Story Telling in Vision

Nowadays, story telling becomes to a key in marketing and communication. Yes, we can convey meanings with just plain text, but as the method of the information consumption increased, the audience demands a better way to receive the same information.  Stories engage listeners and make connections between cold policies and vivid family.

In common sense, story telling is considered an oral skill, which is part of presentation skill, because the practicers of story telling are usually leaders who are in the presidential debate, presenters who delivery their messages in TED talks, or even parents who share their in person experience to educate their children. However, story telling is more than just telling the story. It eventually finds its way into your daily life. Most of the documentaries you enjoy exemplify the power of story telling through eyes. (If you didn’t have a chance, you can check out Planet Earth II.) Documentary directors sculpt storylines with thousands of video clips and the voiceover. The voiceover guides you into place and set the context, and then the video presents how the story proceeds. Directors put their faith into video clips to replay storylines and expect that they can be understood by audience around the world. At the end, a simple line of voiceover to sum up the story. All together, an leopard fight was turned into an inspiring story about how a female snow leopard fought against 2 males to protect her daughter.

Even though story telling in vision is very close to its oral counterpart, there are several unique aspects that need story-tellers’ attention.

1. Recognizability

When a reviewer sees your visual work,  they can instantly tell what you intended to delivery, e.g. an ebook icon should not look like that for calculator.

This is easy to achieve when the meaning behind the graphics is tangible, but quite hard when the concept is abstract. For example, you can try to think about a graphic that indicates a promotion or a new position. If you have one, then you are quite creative; if you don’t, designers need to think about it, too. Here are some of mine.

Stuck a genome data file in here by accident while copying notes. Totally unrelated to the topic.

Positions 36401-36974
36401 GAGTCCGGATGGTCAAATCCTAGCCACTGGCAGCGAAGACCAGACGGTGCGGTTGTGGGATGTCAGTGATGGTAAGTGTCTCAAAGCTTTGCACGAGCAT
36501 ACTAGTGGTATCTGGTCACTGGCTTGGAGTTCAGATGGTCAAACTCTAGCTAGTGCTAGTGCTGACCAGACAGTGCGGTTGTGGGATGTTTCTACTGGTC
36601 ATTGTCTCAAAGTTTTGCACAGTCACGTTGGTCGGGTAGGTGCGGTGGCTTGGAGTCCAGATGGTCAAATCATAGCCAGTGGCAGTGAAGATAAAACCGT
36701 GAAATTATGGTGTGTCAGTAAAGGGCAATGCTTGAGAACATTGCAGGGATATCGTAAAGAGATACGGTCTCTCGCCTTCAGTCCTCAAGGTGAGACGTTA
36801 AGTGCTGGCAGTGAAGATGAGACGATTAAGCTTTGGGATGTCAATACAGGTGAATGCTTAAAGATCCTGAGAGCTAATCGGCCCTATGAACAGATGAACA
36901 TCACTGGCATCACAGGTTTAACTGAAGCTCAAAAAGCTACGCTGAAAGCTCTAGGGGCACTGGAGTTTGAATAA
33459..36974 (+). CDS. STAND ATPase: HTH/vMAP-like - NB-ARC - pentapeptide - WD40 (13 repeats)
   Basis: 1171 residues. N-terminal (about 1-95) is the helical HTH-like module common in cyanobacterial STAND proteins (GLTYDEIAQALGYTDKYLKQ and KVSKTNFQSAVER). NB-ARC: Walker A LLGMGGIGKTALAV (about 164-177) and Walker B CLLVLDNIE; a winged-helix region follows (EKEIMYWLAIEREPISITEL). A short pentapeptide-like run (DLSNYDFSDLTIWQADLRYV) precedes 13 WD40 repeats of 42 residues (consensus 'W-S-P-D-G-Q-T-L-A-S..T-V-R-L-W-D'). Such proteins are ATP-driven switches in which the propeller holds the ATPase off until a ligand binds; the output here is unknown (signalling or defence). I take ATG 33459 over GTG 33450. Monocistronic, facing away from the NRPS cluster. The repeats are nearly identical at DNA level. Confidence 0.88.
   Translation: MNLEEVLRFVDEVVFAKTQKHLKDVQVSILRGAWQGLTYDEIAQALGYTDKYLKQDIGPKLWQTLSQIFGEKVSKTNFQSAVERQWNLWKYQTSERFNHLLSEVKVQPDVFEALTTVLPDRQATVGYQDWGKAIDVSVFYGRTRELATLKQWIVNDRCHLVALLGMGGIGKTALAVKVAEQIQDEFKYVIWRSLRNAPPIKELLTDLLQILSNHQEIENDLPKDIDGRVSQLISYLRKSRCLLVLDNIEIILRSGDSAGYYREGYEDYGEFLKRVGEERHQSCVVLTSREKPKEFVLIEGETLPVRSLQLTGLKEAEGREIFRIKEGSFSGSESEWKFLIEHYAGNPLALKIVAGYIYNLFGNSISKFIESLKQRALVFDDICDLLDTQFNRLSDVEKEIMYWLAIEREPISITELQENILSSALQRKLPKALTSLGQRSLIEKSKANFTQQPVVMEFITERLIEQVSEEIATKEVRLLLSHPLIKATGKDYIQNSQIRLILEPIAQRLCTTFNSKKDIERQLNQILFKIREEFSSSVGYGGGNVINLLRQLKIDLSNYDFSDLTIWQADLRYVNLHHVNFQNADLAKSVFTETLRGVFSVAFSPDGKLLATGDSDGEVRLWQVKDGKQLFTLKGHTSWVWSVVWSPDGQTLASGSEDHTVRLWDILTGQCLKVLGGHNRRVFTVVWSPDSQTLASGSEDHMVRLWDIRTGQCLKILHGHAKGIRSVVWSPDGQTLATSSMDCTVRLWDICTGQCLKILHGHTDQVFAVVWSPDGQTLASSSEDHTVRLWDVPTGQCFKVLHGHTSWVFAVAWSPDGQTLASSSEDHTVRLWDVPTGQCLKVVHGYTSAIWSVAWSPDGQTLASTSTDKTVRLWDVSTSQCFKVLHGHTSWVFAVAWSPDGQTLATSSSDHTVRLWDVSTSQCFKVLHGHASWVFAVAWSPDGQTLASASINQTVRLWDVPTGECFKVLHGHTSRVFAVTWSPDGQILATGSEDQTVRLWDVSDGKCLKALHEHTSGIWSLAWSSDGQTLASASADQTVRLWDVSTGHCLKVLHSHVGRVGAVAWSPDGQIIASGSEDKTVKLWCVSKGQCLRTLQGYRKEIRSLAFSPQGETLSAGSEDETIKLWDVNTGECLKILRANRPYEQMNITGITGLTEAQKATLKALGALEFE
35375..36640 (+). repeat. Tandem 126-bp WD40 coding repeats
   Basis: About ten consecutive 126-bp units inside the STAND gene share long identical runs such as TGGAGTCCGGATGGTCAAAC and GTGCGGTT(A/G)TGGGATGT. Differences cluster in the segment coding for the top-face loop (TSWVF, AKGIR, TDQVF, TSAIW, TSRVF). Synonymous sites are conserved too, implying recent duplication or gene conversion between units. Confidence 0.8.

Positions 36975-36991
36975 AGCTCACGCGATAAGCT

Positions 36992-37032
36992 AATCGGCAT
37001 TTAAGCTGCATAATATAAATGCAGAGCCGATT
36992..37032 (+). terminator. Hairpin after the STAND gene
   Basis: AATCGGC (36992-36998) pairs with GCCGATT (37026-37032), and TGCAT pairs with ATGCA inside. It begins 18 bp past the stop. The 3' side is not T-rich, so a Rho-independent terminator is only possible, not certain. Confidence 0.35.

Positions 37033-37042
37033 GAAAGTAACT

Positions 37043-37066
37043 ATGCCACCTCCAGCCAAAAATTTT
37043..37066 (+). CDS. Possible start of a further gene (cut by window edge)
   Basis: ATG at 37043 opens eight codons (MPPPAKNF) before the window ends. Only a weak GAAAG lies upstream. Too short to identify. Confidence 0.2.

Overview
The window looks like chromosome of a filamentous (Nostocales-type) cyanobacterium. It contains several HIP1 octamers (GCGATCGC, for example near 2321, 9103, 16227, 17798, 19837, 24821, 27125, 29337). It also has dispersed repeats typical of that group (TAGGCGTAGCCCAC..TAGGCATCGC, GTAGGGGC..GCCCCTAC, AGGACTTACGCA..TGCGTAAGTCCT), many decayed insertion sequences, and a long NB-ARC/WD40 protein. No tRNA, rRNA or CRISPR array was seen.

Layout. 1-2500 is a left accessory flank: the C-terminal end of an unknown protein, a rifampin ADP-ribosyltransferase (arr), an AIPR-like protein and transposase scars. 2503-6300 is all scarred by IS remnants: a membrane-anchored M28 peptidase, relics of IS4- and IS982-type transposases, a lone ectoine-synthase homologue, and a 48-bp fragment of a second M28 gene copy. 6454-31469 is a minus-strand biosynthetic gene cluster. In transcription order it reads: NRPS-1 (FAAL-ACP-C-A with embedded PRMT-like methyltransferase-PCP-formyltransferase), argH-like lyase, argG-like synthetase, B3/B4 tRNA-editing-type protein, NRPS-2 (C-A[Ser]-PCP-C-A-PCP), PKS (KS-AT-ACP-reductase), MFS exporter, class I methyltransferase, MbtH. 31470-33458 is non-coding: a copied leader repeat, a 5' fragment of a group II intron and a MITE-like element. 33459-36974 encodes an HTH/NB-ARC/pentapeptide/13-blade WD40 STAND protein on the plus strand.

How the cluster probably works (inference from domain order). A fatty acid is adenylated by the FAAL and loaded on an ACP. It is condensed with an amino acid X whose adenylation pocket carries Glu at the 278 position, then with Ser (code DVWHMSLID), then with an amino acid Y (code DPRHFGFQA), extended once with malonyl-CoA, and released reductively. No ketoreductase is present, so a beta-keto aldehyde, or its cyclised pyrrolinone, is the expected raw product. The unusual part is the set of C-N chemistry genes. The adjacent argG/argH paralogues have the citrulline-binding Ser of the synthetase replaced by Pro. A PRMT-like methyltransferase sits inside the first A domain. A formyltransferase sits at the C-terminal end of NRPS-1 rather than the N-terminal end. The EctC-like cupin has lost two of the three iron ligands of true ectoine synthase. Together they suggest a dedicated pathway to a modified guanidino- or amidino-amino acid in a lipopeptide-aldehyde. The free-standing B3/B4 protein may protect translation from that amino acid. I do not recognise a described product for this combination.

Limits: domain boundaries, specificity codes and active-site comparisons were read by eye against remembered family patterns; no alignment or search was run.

Even if I tried to make the connection between the concept of promotion and something tangible in our daily life, such as text, upgrade or certificate of merit, the designs still have places to improve.  But as the idea evolves, you will get a good point where most of people will find comfortable to make the connection. This connection is a key to recognizability and the reason why download icon is always an arrow pointing downward.

2. Interpretation

Everyone is different, so each of us might see the same item differently.

Let’s play a game. Look at the following icon, and write down 3 meanings that you instantly get from it .

Without the context, it can be to restore your computer, redo, start over, or rotate clockwise.

Check out the refresh icon in your browser, which can be found in toolbar at the top of your browser and near the address field, and then look back to this icon, what is in your mind now? It means almost the same. 

Eventually every visual element goes through the same process to get the meaning that they represent in every reviewer’s brain. This process is context. Context is heavily impacted by culture and experience. When you design for a specific group of people, a good practice is to get know them, before you bring in new elements. If you have a global audience, you might want to use universal graphics to convey your meaning. An example is the traffic sign, “XING“, in USA. It means crossing, because X is some sort of cross there. But a Chinese tourist might think it is Xing, too, which means to go in Chinese language.

3. Ambiguity

I remember that there was a time, when I design an animation to illustrate a 4G network  for smartphone, my friend, Pippin, gave me a feedback that initially he thought the capacity of the smartphone is 4G. If an element that you use for your story have more than 1 meaning in the same context and social convention, then you need to specify which one you want your audience to know. You can, of course, create new element, if your timeline allows and it is very easy to recognize, but a simple way is to add symbols that lead to specification. In my case, I added a single sign to emphasize the meaning of network.

 

 

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